When grease interceptors (or grease traps) are not properly maintained, grease from commercial kitchens goes into the sewer, where it builds up and clogs the sewer system. In Metro Vancouver and the Fraser Valley we have bylaws that set requirements in order to limit the amount of grease and solids that can flow into the sewers.
In order to keep in compliance with regulations in BC here are the guidelines provided by Metro Vancouver.
A grease trap should be:
- connected to any fixture that generates grease
- properly sized – if it is too small it will fill with fats, oils and grease too quickly and will not do its job
- equipped with a sampling point so that the quality of liquids leaving the interceptor can be tested
- accessible – so it can be inspected and so you can maintain it.
Grease traps only work if they are cleaned and properly maintained. These are the key maintenance requirements for grease interceptors. For additional information, please see the official bylaw No. 268 listed on the Metro Vancouver website.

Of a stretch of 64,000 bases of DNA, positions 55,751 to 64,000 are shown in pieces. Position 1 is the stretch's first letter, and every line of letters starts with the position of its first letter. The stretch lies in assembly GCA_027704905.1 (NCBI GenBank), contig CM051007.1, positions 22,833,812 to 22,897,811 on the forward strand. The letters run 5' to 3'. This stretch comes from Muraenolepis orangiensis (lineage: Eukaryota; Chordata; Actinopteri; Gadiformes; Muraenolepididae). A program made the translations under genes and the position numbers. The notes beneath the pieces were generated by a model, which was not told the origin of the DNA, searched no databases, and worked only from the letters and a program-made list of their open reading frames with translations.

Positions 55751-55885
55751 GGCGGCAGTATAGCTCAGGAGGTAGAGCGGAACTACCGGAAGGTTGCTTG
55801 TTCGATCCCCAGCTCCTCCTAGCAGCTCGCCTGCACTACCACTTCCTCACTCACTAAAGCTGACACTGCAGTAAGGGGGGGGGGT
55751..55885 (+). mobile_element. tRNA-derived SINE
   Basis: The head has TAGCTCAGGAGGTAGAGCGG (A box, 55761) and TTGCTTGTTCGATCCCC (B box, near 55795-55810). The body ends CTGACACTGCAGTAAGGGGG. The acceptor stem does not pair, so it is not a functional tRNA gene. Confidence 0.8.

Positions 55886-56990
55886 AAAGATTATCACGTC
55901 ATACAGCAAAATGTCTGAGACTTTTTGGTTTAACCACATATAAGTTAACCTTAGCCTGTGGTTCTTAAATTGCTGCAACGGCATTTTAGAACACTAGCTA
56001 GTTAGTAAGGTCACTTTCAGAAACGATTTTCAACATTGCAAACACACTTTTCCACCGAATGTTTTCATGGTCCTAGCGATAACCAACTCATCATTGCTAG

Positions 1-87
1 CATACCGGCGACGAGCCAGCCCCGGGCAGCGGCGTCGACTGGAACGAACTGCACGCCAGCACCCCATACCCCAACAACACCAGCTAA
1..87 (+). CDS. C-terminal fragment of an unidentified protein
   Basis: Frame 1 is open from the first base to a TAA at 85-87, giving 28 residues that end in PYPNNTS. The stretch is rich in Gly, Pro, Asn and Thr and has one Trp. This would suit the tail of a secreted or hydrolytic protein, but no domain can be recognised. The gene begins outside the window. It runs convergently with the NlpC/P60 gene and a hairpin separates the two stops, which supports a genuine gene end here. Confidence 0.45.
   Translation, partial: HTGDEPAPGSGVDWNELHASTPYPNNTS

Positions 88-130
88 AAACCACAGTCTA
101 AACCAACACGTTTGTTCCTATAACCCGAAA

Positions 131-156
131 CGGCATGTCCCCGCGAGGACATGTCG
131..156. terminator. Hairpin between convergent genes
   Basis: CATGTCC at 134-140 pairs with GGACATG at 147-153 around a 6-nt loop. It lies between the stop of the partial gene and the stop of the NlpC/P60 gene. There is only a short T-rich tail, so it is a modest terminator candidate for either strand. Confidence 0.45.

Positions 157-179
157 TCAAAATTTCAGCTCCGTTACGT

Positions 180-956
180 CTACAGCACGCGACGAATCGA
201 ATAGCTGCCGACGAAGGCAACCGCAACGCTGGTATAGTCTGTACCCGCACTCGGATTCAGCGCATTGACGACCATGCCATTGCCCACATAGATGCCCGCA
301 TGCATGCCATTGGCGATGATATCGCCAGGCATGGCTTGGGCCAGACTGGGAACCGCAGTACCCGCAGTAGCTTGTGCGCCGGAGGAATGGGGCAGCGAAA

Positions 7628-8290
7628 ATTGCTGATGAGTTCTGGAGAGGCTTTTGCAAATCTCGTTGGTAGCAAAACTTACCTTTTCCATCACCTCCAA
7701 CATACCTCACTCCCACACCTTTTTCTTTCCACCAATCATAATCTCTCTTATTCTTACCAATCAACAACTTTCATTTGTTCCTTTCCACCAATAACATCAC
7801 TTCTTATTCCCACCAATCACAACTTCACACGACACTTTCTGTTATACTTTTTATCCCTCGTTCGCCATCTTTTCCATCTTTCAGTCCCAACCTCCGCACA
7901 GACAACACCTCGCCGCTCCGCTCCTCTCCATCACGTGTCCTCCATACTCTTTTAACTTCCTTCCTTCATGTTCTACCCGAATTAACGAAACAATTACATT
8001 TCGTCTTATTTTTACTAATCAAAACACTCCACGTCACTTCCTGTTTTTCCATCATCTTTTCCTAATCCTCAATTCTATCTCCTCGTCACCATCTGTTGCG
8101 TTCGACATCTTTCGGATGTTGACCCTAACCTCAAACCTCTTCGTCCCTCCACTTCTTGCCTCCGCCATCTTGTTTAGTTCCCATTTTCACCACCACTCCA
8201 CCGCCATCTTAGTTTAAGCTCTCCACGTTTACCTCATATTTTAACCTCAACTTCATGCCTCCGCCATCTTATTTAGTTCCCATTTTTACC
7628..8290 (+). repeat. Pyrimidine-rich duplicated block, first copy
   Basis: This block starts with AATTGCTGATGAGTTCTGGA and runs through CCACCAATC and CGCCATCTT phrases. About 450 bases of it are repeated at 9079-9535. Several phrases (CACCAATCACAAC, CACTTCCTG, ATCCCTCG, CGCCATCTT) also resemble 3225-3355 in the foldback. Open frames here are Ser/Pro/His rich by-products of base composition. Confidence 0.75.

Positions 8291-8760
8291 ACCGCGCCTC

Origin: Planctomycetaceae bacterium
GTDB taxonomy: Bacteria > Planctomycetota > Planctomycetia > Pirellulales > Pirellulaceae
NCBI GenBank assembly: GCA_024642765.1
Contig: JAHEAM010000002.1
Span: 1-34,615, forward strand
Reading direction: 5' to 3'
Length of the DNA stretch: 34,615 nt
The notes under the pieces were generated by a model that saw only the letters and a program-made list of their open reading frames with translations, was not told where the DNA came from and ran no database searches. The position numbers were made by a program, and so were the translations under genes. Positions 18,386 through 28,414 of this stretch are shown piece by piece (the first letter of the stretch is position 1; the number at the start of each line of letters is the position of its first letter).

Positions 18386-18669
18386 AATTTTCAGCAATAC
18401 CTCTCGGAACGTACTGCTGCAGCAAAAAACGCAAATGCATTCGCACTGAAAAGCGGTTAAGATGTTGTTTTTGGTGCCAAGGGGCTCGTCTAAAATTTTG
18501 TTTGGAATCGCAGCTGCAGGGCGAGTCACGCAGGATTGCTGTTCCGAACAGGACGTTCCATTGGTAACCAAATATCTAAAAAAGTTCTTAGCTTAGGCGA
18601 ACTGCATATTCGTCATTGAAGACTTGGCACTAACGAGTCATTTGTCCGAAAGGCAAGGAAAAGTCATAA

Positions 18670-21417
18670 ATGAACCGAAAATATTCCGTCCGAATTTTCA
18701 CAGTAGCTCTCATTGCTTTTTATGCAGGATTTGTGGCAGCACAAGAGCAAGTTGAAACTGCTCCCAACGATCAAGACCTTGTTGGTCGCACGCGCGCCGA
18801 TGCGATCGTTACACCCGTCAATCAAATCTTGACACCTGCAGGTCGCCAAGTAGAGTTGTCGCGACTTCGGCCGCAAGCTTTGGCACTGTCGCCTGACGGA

- The depth of fats, oils, grease and solids (combined together) must not be more than 25% of the total liquid depth of the grease interceptor
- Have grease interceptors fully pumped out by a waste management company, like McRae’s Septic:
- when fats, oils, grease and solids are more than 25% of the total liquid depth OR
- every 90 days (whichever occurs first).
- inspect all components that may affect its proper operation.
Wastewater leaving the grease interceptor should not exceed the regulation limits of:
- 300 mg/L of oil and grease
- 600 mg/L of solids
This should not be a problem if the grease interceptor is properly maintained.
- Don’t use enzymes or other agents that will allow grease to pass through the grease interceptor and go into the sewer.
- Keep a record of inspection and maintenance activities. Have two years on hand and available for inspection.
- Have someone on site who can open the grease interceptor for inspection.